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A world without
will not be a better world. I am not coming with some silver-lining nonsense. All of the other players will benefit when it happens, but that benefit can't be felt until all of the chaos is sorted through.
The idea of a "plan" for these two, so obvious after
, isn't even on the table, let alone something to execute. We know that the books of both are so meaningless -- thanks to an
that has pretty much given up its mission -- that we must experience a huge amount of pain as these two are sorted out. Then we will have to be ready for
collapse, which won't be long.
Lehman's happening a tad faster, but that's now obviously because it was a terrible underwriter in Europe.
It's pretty amazing that in the end, bad mortgages -- issuing them, packaging them and then getting stuck with any or even buying them (as I think Lehman did when Erin Callan ran the firm) -- meant the end for these firms. Mortgages.
They had such faith.
When Lehman was corralling people in the media to tell them the shorts were pushing them down, I wanted to believe them.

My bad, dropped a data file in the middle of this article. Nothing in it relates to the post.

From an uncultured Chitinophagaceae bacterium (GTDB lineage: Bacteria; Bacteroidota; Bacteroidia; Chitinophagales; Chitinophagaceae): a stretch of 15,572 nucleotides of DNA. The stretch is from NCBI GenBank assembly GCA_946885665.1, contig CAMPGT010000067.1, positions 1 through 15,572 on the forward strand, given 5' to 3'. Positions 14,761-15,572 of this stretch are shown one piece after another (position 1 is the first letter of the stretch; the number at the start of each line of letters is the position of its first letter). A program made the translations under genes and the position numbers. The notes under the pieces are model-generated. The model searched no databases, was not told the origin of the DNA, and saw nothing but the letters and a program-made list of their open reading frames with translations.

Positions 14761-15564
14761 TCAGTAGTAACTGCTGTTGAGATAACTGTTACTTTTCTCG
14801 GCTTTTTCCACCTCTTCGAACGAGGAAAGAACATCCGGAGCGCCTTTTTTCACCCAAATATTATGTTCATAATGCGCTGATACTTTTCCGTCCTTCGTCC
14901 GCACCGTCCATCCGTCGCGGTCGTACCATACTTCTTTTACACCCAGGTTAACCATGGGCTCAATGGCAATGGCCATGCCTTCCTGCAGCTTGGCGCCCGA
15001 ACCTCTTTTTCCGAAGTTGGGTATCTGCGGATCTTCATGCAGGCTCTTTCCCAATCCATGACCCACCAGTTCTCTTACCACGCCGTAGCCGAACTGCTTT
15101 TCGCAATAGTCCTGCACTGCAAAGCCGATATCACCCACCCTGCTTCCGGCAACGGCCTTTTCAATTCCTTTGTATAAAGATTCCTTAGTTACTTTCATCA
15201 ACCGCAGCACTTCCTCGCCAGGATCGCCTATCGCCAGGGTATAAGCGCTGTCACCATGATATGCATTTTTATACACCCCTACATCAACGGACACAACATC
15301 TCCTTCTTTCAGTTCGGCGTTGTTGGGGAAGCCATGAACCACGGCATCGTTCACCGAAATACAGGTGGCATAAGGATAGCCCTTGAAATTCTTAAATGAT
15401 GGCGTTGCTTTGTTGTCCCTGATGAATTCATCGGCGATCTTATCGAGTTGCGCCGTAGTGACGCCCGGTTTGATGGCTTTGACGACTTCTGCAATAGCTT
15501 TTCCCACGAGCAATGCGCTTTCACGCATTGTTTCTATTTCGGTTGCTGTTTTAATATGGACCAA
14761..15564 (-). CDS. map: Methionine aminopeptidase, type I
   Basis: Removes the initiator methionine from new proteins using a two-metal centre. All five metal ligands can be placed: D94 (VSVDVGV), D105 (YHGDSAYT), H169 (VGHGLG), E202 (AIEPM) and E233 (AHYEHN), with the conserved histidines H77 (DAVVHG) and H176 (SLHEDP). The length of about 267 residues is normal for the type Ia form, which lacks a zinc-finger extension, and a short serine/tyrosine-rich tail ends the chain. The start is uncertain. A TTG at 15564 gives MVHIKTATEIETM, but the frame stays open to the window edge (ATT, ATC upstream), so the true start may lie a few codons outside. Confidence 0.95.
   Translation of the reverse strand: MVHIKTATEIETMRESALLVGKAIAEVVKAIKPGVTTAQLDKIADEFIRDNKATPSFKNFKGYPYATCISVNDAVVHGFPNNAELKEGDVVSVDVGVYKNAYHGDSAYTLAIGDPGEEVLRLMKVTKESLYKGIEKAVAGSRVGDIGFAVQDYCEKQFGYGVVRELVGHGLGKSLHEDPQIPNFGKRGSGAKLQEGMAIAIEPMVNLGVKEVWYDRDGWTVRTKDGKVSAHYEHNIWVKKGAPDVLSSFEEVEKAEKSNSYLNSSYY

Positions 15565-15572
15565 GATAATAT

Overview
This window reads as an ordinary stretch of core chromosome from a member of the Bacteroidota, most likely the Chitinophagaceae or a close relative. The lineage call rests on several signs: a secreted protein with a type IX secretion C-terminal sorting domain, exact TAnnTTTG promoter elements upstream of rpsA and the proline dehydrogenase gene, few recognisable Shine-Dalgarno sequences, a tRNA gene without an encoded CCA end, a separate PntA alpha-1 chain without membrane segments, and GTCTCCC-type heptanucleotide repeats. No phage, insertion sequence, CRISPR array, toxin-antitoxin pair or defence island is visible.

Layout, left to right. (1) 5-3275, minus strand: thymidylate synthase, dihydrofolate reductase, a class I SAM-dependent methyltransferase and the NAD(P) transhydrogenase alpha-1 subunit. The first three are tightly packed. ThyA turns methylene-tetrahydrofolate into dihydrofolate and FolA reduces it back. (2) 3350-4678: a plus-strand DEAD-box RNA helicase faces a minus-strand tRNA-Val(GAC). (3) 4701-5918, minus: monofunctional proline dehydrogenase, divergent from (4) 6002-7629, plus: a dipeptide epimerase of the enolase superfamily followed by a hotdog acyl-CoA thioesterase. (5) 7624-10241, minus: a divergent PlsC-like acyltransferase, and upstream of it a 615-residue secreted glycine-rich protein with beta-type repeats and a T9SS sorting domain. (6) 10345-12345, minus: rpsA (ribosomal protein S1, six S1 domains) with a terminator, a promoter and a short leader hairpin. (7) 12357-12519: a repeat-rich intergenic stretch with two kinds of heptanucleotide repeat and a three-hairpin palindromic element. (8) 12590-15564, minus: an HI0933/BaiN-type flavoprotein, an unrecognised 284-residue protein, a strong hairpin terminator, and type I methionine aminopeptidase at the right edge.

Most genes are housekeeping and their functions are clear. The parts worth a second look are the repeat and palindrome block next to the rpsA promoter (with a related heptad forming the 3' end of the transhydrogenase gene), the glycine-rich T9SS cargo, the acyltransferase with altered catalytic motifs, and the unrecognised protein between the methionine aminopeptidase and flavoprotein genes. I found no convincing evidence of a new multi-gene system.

But this Lehman Brothers was more of a
New Century Financial
, an issuer without a deposit base, like Bear.
Washington Mutual's more outrageous. It suspended its underwriting standards to take nationwide share. It was simply out of control.
In each case, the blame goes squarely on the leaders, Jimmy Cayne, Dick Fuld and Kerry Killinger. They wrecked their firms. They disgraced themselves.
Now, because of the velocity of these collapses, we have to go down huge. We had to manage the black holes slowly to make things work.
There was no plan.
And now, all financials will have to suffer the consequences, which when coupled with the oil futures signaling no demand will mean lots more money lost before the black holes are filled.
I know all of this, in the end, will be huge for
-- that's Lehman's ultimate competitor -- and
, the big winner against Washington Mutual.
But first we have to get there.
At the time of publication, Cramer was long Goldman Sachs.
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